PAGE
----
Peter Helm

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Peter J. Helm
Peter Helm Maggie Pierce Wagon Train 1962.jpg
Helm and Maggie Pierce in "The Daniel Clay Story", 1962
Born (1941-12-22) December 22, 1941 (age 75)
Toronto, Ontario, Canada
Occupation Television & film actor
Years active 1959-1971
Spouse(s) Brooke Bundy (1962-1966) (divorced) (1 child)[1]
Cynthia Lee Lonnegren (1977-present) (2 children)
Children Tiffany Helm
Parent(s) John F. and Isabel Helm

Peter J. Helm (born December 22, 1941) is an actor originally from Toronto, Ontario, Canada, who appeared on American television from 1960-1971.[2]

Early years[edit]

Helm was born to John F. and Isabel Helm. He has an older sister, actress Anne I. Helm. Their father, a banker, died in the early 1950s, and Mrs. Helm remarried. Peter and Anne have a half-brother born in 1952 from their mother's second marriage. Helm was known for driving numerous Ferrari automobiles.[3]

Peter Helm's first television role was in September 1960, the same month that his inheritance was announced. He played an unnamed 19-year-old delivery boy on the CBS situation comedy Pete and Gladys, starring Harry Morgan and Cara Williams in “Crime of Passion”, the second episode of the series.[4] In 1961, Helm appeared in "The Editor's Daughter" episode of Robert Young's CBS comedy/drama, Window on Main Street. He appeared in 1961 in Richard Chamberlain's NBC medical drama, Dr. Kildare, in the role of Tommy Rainey in the segment "For the Living". That same year he was cast in the episode "Very Hard Sell" of the NBC police drama, 87th Precinct, in the role of Andy Cornell, son of a used car dealer (Tom Greenway), who is found dead.[2]

In 1962, Helm appeared as a young GI in the war picture The Longest Day. That same year he was cast with Dale Robertson in “To Save a Town”, an episode of the western series Tales of Wells Fargo. That same year he was also cast as Ted Hailey in “Rendezvous in Washington’’ on CBS's drama Checkmate with Anthony George, Doug McClure, and Sebastian Cabot, and as Frank Murphy in “A Matter of Principle” on ABC’s drama about the Roman Catholic priesthood, Going My Way. In 1963, Helm guest starred as Orin Prentice in “The Wings of the Morning” on the NBC drama about psychiatry, The Eleventh Hour. His sister Anne appeared in another The Eleventh Hour episode.[2]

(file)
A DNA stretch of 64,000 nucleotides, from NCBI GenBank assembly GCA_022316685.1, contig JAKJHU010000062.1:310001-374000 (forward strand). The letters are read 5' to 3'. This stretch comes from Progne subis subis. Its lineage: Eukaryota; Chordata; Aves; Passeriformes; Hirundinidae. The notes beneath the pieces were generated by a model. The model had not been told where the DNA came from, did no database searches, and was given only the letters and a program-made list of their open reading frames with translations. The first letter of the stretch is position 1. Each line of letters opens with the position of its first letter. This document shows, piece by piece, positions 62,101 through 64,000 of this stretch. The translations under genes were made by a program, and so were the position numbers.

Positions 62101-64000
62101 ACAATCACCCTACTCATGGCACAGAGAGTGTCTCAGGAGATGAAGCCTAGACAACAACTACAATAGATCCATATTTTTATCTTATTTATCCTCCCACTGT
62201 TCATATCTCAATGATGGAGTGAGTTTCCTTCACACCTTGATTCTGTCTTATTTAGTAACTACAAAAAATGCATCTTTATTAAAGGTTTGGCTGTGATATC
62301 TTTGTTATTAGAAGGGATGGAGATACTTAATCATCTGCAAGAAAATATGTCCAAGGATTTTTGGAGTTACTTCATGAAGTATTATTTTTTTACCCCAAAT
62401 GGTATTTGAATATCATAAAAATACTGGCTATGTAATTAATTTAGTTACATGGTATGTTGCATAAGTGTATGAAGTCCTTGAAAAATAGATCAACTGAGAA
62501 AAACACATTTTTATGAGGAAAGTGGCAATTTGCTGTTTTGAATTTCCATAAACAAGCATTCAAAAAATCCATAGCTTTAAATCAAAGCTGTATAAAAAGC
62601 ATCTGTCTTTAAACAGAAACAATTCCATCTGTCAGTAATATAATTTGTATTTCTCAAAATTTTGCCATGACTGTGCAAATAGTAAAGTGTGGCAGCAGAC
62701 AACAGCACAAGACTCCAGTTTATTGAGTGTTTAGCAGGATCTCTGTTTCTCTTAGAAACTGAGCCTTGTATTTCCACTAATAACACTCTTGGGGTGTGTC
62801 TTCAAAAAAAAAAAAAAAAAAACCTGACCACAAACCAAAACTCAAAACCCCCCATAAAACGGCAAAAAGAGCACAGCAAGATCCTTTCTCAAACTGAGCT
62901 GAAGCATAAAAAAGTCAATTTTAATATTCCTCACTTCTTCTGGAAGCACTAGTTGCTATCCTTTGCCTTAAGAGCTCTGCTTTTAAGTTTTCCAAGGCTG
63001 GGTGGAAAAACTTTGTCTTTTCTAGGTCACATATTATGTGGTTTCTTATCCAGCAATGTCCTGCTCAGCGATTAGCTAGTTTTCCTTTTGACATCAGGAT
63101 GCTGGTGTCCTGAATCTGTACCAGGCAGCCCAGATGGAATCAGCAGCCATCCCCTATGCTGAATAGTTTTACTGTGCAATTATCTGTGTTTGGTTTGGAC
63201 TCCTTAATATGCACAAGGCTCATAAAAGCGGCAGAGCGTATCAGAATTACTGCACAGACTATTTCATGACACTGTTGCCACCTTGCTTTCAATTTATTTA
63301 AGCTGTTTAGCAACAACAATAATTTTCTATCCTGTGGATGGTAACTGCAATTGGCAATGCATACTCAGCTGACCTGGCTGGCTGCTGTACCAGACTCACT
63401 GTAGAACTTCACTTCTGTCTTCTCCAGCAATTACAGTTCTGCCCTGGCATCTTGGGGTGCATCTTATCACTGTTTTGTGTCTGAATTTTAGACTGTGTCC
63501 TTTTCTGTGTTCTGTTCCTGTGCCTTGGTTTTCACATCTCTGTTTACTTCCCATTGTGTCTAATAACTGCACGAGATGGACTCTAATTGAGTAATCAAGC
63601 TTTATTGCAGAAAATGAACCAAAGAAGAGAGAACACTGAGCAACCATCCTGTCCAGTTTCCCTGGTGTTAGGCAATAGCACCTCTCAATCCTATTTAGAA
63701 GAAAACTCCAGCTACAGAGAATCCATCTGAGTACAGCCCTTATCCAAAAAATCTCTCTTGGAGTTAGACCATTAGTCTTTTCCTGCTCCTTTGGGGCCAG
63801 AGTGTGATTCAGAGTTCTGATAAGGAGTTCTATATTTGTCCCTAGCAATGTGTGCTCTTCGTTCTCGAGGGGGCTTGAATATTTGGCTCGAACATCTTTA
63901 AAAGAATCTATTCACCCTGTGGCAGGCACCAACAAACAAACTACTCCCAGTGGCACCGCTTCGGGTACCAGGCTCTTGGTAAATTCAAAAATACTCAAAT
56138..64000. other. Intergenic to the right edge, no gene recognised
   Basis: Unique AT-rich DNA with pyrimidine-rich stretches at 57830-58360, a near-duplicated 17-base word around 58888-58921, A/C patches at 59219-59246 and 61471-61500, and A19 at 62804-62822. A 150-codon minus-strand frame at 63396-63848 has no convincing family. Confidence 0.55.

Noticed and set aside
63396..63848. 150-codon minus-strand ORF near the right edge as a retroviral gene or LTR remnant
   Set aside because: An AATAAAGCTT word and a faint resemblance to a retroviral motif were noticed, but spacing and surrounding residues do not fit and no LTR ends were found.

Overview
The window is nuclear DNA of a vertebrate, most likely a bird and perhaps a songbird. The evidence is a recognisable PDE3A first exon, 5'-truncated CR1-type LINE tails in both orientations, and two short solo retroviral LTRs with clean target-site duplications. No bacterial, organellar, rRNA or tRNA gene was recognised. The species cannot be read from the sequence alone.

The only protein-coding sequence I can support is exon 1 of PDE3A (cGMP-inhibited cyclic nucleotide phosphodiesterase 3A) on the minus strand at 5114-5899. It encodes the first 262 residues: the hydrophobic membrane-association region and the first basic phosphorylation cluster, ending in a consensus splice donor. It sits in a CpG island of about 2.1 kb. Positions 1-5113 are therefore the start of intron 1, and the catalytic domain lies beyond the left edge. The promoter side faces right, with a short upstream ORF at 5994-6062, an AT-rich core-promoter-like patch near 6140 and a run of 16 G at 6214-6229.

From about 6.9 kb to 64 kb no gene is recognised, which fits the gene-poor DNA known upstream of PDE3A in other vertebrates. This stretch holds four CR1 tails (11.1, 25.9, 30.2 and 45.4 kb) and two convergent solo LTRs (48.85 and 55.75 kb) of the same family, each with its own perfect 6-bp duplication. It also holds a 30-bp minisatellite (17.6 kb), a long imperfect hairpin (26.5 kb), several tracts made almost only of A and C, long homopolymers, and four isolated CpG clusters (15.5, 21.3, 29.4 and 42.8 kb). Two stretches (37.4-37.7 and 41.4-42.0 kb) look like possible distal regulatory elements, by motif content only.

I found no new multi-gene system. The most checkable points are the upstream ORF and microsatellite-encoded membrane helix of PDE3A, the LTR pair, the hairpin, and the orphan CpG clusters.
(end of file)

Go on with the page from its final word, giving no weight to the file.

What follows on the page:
In 1962-1963, Helm appeared three times on the NBC western Wagon Train in episodes entitled “The Daniel Clay Story”, “The Wagon Train Mutiny”, and “The Tom O’Neal Story”, in the lead guest-starring role in the latter appearance, with Myron Healey as his father. In 1963 he was cast as Todd in “A Girl Named Amy” of the modern ABC western series Stoney Burke, with Jack Lord, and in the role of the character “Grover” in the episode “Incident at Paradise” of the CBS western Rawhide with Eric Fleming and Clint Eastwood. In 1963, he played a young reporter named Johnny Peters in the episode “Smoke Screen” of the ABC drama The Fugitive, starring David Janssen as the fictitious Dr. Richard Kimble.[2]

Later roles[edit]

In 1964, Helm appeared in two ABC series: as Paul in “A Rich, Famous, Glamorous Folk Singer Like Me” of Channing, a drama about college life starring Jason Evers, and as Laslo in “The Glory Among Men” of Combat!, a World War II drama. He appeared three times on the NBC drama Mr. Novak, starring James Franciscus.He appeared five years apart on ABC’s The Donna Reed Show as Danny in “The Love Letter” (1960) and as Walter Gordon in “The Unheroic Hero” (1965). He appeared also in 1965 as Norman Quigley in “The Leopard’s Spots” episode of My Three Sons, starring Fred MacMurray, in one of the last episodes while the series was still aired on ABC.[2]

Other Helm roles in 1965 were as Bob Hyatt in “The Case of the Cheating Chancellor” of CBS’s Perry Mason starring Raymond Burr. He played a character called “Gwylem” of NBC's Bonanza in the episode “Devil on Her Shoulder”. He was Milton Hopwood in the film Inside Daisy Clover starring Natalie Wood. In 1966, he guest starred on ABC’s short-lived western, The Legend of Jesse James as Zeb Hicks in the episode “The Cave”. That same year, he was Sheldon Carp in “At Home with the Family” of the NBC series Please Don't Eat the Daisies. His final appearances were on NBC's Ironside in 1967 as Alfred Dunne in “A Very Cool Hot Car”, as Richard in “The Arrangement” in 1970 of ABC’s Make Room for Granddaddy, a Danny Thomas series, and in the episode “Rookie” of Henry Fonda's 1971 series, The Smith Family. He also appeared as Sergeant Crane in the 1971 film The Andromeda Strain.[2]

In 1965, Helm starred in an unsold pilot for a television series called See Here, Private Hargrove, based on producer Marion Hargrove's experiences adjusting to military life during World War II.[5]

Helm thereafter worked in film production in such later pictures as Bring It On, All or Nothing, and the horror story, Drag Me to Hell.[6]


  1. ^
  2. ^ a b c d e f "Peter Helm". Internet Movie Data Base. Retrieved January 16, 2010. 
  3. ^ "Collectors Corner - Ferrari 250 GT SWB California Spyder". Retrieved January 23, 2010. 
  4. ^ "’’Pete and Gladys’’". IMDB. Retrieved January 16, 2010. 
  5. ^ "Other Works for Peter Helm". IMDB. Retrieved January 16, 2010. 
  6. ^ "Peter Helm". Retrieved January 17, 2010. 

External links[edit]